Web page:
Attorney Lisa Zeiderman says, Kanye West (Ye) may have a challenging time retaining an attorney to represent him because he has already gone through six lawyers in less than two-years for his divorce action with reality star Kim Kardashian.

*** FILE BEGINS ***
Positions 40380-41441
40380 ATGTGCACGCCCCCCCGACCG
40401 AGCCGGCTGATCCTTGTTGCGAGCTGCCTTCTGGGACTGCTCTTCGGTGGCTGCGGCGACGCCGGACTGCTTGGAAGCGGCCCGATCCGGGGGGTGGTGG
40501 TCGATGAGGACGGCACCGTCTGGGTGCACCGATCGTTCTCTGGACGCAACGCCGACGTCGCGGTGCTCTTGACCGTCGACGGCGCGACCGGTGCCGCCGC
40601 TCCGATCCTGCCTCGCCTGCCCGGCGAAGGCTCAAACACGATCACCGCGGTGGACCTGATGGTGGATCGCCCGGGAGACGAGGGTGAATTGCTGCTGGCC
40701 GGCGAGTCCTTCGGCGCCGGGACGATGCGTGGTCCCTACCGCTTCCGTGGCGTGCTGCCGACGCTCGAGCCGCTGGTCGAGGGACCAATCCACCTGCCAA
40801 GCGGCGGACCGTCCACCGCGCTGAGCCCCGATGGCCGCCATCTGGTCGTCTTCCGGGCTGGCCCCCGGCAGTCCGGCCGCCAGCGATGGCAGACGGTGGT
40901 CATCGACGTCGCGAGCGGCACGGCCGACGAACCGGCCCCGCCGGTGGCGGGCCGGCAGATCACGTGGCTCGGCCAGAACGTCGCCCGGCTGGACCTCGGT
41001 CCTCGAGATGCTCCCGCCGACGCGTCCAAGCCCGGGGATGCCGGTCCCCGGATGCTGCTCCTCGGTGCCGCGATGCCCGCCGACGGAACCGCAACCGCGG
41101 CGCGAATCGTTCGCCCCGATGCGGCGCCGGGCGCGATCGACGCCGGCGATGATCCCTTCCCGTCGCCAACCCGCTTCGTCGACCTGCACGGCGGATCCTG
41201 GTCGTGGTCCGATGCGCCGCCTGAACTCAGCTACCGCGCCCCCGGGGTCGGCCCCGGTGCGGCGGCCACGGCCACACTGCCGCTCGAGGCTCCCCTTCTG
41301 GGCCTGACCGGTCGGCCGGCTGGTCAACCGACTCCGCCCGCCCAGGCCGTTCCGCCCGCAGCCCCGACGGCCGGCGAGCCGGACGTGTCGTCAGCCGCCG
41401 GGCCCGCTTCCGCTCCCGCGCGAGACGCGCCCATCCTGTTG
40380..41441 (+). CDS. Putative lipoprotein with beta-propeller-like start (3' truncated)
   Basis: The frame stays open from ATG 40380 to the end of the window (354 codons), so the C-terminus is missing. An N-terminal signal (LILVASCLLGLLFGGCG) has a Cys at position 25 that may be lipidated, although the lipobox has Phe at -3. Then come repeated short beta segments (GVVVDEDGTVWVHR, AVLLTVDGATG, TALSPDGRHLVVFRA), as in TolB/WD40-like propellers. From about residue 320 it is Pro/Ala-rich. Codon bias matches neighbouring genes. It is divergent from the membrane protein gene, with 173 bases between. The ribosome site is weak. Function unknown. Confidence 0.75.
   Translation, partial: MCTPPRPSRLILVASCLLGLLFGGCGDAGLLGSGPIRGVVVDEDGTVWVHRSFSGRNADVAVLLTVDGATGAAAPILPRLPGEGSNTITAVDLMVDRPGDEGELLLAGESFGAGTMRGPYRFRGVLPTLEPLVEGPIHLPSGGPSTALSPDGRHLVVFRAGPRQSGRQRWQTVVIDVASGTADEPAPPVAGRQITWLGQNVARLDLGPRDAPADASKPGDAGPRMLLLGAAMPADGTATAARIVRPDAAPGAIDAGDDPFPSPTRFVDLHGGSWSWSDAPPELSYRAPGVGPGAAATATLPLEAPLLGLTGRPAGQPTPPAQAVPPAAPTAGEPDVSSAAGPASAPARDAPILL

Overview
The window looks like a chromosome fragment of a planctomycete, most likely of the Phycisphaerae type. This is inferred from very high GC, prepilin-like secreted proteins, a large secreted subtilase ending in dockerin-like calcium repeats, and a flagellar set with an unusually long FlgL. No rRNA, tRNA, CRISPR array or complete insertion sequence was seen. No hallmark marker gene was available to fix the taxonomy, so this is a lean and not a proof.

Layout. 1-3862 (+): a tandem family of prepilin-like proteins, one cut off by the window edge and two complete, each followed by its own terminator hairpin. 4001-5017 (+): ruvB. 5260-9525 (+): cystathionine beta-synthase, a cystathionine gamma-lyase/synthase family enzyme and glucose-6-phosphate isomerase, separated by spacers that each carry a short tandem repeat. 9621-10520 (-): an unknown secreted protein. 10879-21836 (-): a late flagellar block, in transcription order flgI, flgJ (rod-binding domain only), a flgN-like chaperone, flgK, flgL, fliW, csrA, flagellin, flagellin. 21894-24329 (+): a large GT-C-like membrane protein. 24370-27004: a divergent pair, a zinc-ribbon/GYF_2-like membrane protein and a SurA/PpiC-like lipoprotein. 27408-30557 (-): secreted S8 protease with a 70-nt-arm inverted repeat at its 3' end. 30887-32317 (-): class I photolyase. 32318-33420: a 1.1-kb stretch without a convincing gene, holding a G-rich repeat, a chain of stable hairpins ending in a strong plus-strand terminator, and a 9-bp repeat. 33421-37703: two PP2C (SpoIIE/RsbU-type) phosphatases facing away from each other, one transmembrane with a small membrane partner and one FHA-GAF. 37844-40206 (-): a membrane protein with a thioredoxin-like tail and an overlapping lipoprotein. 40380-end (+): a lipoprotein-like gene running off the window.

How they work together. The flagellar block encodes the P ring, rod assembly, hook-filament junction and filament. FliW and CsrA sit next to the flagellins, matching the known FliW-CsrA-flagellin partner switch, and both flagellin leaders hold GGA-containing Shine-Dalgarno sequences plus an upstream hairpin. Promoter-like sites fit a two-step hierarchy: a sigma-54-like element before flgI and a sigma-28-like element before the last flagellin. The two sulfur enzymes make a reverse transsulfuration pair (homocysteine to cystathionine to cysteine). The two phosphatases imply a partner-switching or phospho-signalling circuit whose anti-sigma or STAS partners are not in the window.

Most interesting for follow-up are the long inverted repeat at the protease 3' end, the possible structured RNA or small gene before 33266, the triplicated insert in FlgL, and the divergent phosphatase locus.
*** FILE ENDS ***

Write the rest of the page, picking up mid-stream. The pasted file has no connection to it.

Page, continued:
As a reporter who spent two-decades covering Hollywood Celebrities, from my experience the stars have always been held to a higher standard especially when they are trying to lead a normal/quiet life, such as going to the grocery store, pumping gas, grabbing dinner, or dropping off the dry cleaning simply because they are well established household names. If fans aren’t busy trying to take their picture and post it on social media with a comment underneath, they will inquire and seek details about what the stars were like. Were they nice, rude, did they leave you a generous tip? Unfortunately, being a recognizable face comes with a price, especially if you are going through a divorce. Take for example Kim Kardashian and Kanye West (Ye.) Since Ms. Kardashian filed for a divorce back in February 2021, Mr. West has reportedly gone to many extremes to make the situation more difficult for Ms. Kardashian. For instance. Mr. West took to his social media handles to attack Ms. Kardashian, her family and former boyfriend Pete Davidson whom the reality star was dating for nine-months. As if those widely read confrontations weren’t embarrassing enough, Mr. West recently went one step further to promote his antisemitic propaganda on social media, where the rapper has more than 18-million followers on Instagram and 31-million followers on Twitter. Those actions resulted in Mr. West’s 6th attorney letting him go and companies such as GAP, Foot Locker, Balenciaga, Adidas, and West’s talent agency reportedly dropping him as a partner and client. Forbes then affirmed Mr. West (Ye) has been dropped from their billionaire status list. What does all this mean especially since the divorce between Kim & Kanye has not been finalized? We asked one of New York’s top litigators, to help us understand the many different directions this case is taking and what may lie ahead for both sides. Lisa Zeiderman is the Managing Partner at the New York based law firm Miller Zeiderman, with locations in Westchester County and New York City. Lisa has represented clients in contentious and high-profile divorce actions. In addition to her legal skills Lisa is also a Certified Divorce Financial Analyst, Certified Financial Litigator and is the Vice President and Chair of the Development Committee for Savvy Ladies, a 501 © (3) whose mission is to bring financial literacy to women across New York and nationally. Even though Lisa does not represent either Kim Kardashian or Kanye West (Ye) she has a wealth of experience is handling cases that involve complex custody situations, high net-worth individuals and divorce actions that go to trial.